That Box…

The Future Tutor training course continues to throw up challenges and most recently I have been designing and building a box. It sounds so simple – a box! However this is a completely fabric covered (inside and out), hand stitched, and embroidered box.

Coming up with a design took some time and I finally decided to base the shape of my box on the embroidered caskets of yesteryear, and combine this with surface embroidery in a vaguely Art Deco theme. These choices were driven by some gorgeous gold fabric I had found on a remnant table and just had to have, which I had decided to use for the outside of my box. I also decided that the inside panels would be covered in Cream coloured Dupion Silk and a rich Purple velvet.

Below are pictures of the type of Embroidered Caskets that I find so inspiring..

Box making the RSN way means that every panel is made of two layers of card, each individually covered in fabric with mitred corners and laced for tension, which are then hand sewn together. So the more panels in your box the more work there is… So what possessed me to design an octagonal box?

The RSN brief requires the embroidery on the box to travel across at least two adjacent surfaces, so some planning is necessary to make this work. The box design also needs to have a secret compartment, a fabric hinge, a stitched hinge, a lift off lid, a fitted lid, and a tray that rests on supports. Before we begin constructing the actual box, just to make our design is feasible, we firstly build a full size mockup of the box from cardboard. I actually found this step to be really useful, as I managed to refine and downsize my box a little as a result of this activity.

Two Drawers with a secret drawer fitted behind.

The actual creation starts with the smallest component – in my case one drawer – and from there you build the design up gradually piece by piece. This is a slow and painstaking process! I finally have got in to the swing of cutting the card components for one small piece, then covering and assembling this element. This enables me to check all the measurements before moving on to the next element. Gradually my box is building up to its completed size.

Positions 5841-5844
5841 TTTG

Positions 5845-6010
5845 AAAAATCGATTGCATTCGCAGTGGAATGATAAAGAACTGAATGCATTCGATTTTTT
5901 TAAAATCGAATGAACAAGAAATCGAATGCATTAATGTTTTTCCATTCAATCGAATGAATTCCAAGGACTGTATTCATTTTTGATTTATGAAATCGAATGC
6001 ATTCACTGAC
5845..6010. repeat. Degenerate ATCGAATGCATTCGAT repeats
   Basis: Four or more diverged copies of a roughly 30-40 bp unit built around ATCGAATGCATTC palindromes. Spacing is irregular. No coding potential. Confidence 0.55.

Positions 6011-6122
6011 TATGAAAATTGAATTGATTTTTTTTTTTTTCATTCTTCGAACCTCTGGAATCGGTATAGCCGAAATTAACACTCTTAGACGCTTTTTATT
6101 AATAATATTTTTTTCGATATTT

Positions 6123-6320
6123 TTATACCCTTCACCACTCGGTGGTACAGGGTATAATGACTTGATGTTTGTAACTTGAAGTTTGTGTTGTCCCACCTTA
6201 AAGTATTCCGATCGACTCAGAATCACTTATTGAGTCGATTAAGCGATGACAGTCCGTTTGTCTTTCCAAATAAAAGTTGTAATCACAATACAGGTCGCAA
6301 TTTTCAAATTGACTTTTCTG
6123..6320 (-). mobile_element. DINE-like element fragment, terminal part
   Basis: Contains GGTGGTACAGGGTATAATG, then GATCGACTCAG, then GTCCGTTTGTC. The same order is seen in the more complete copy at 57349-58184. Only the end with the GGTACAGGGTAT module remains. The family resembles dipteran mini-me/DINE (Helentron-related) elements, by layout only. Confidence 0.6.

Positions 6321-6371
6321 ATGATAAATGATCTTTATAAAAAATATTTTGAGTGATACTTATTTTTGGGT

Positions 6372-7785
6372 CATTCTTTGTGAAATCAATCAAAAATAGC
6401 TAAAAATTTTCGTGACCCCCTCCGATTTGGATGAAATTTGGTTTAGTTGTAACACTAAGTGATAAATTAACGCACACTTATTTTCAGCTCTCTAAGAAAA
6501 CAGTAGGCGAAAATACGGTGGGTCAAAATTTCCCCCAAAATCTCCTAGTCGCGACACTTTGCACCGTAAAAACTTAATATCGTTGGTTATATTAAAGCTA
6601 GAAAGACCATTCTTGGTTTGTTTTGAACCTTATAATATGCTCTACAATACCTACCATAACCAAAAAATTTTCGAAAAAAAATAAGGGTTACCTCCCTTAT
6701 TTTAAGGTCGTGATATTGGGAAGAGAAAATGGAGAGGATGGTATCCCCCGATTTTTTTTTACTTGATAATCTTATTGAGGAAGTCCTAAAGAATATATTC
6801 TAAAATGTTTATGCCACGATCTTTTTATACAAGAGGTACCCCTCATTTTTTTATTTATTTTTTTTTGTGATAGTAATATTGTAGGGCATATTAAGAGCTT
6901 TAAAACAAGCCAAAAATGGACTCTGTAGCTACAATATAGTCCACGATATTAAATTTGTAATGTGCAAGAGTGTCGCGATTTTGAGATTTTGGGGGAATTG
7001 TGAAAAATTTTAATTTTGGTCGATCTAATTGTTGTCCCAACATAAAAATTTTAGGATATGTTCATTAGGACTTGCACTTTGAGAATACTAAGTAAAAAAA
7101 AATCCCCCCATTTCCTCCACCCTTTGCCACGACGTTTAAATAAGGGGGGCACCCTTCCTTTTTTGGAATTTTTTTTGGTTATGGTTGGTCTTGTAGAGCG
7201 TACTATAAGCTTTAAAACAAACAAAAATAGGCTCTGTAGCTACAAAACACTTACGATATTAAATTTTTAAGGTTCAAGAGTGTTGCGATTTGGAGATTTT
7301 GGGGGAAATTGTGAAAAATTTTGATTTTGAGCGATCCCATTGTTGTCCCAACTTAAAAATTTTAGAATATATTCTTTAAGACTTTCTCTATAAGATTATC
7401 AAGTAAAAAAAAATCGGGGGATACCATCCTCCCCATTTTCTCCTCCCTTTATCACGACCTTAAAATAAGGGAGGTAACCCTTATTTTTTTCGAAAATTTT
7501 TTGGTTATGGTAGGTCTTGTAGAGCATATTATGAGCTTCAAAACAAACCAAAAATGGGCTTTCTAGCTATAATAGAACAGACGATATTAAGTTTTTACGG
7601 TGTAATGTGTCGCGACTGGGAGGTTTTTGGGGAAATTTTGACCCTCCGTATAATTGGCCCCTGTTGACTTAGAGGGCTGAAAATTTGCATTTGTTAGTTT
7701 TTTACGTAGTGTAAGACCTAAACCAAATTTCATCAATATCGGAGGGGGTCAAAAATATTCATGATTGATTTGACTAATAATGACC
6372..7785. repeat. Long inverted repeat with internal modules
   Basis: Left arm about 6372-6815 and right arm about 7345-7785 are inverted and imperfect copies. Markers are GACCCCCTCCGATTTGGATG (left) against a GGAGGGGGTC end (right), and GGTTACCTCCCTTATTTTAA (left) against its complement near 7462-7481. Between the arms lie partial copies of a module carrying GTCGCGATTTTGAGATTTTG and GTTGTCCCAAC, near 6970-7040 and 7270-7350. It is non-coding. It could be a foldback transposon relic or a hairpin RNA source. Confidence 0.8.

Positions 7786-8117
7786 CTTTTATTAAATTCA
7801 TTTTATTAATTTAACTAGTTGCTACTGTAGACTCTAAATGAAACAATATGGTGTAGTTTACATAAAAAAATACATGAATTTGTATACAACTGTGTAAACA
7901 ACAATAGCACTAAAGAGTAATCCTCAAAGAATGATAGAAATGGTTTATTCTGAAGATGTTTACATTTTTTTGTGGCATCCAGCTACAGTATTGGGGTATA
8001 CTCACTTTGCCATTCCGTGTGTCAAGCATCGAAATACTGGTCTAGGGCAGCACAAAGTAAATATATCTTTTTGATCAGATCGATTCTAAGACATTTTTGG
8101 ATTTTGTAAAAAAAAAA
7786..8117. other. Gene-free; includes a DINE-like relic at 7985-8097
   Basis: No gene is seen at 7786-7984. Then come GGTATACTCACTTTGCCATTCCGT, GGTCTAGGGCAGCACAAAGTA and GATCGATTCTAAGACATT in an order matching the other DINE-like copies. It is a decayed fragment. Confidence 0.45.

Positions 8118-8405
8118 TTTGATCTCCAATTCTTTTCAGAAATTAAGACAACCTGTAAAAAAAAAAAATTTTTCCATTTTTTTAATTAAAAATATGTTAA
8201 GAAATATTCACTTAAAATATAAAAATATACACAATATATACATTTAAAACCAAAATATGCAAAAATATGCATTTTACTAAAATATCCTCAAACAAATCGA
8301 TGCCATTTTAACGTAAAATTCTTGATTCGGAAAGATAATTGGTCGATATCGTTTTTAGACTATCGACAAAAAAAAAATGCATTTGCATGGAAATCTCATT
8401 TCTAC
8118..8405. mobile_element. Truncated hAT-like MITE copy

The assembled Lower Box section which houses the drawers.

I still have the middle and upper sections to complete but my box is gradually coming together. In addition to this box I am also working on a number of other embroidered pieces, all due to be handed in for marking at Christmas. More information about them next time, for right now the box has priority.

Should you be interested in creating your own embroidered box then there is a very good RSN book authored by Heather Lewis which gives very clear guidance.

By Sally

Passionate embroiderer who loves to learn and pass on fine hand embroidery skills.


  1. Good to hear how you are getting on, Sally. Your box sounds wonderful but I can imagine it will take a lot of work to construct and embroider all the panels..

    Liked by 1 person

  2. Inspirational yet again. Thank you for thinking of us and sending such wonderful posts. Stay safe and may all your pieces come together perfectly. Thinking of you often. X

    Liked by 1 person

  3. Hats off to you Sally!! I love embroidered boxes! Very tricky! Can’t pretend to know the difficulties you are facing, but know, whatever they are, you are up for the challenge! Thank you for making time to keep us informed. Fascinating! Keep well.

    Liked by 1 person

Comments are closed.

Byopia Press


Backstrap Weaving

My weaving , my inspiration, tutorials and more........

Tudor Embroidery

An investigation of the art of the anonymous 16th century embroiderer

Work of the Hand

by Henry Hebert

Peachey Conservation

Book Conservation Services

Queensland Bookbinders' Guild Inc.

Bookbinding in a classic way

Ann's Orchard

Ideas & Inspiration for Needlework, Knitting & Crochet

opus mariss

Embroidering through Time and Space

Tortoise Loft - the blog

Sue Jones, Shrewsbury, Shropshire

DAS Bookbinding

The traditional craft of bookbinding


stitching, creative textiles, inspiration


one Englishwoman's work

textile dreams - fibery wake up

all about fun and frustrations with everything fibery

from Hell to Breakfast

bustin' a 5-year-old crafts hoard, one bloody button at a time

What's New on Mabel's Fancies

Slowly threading things together through stitch

%d bloggers like this: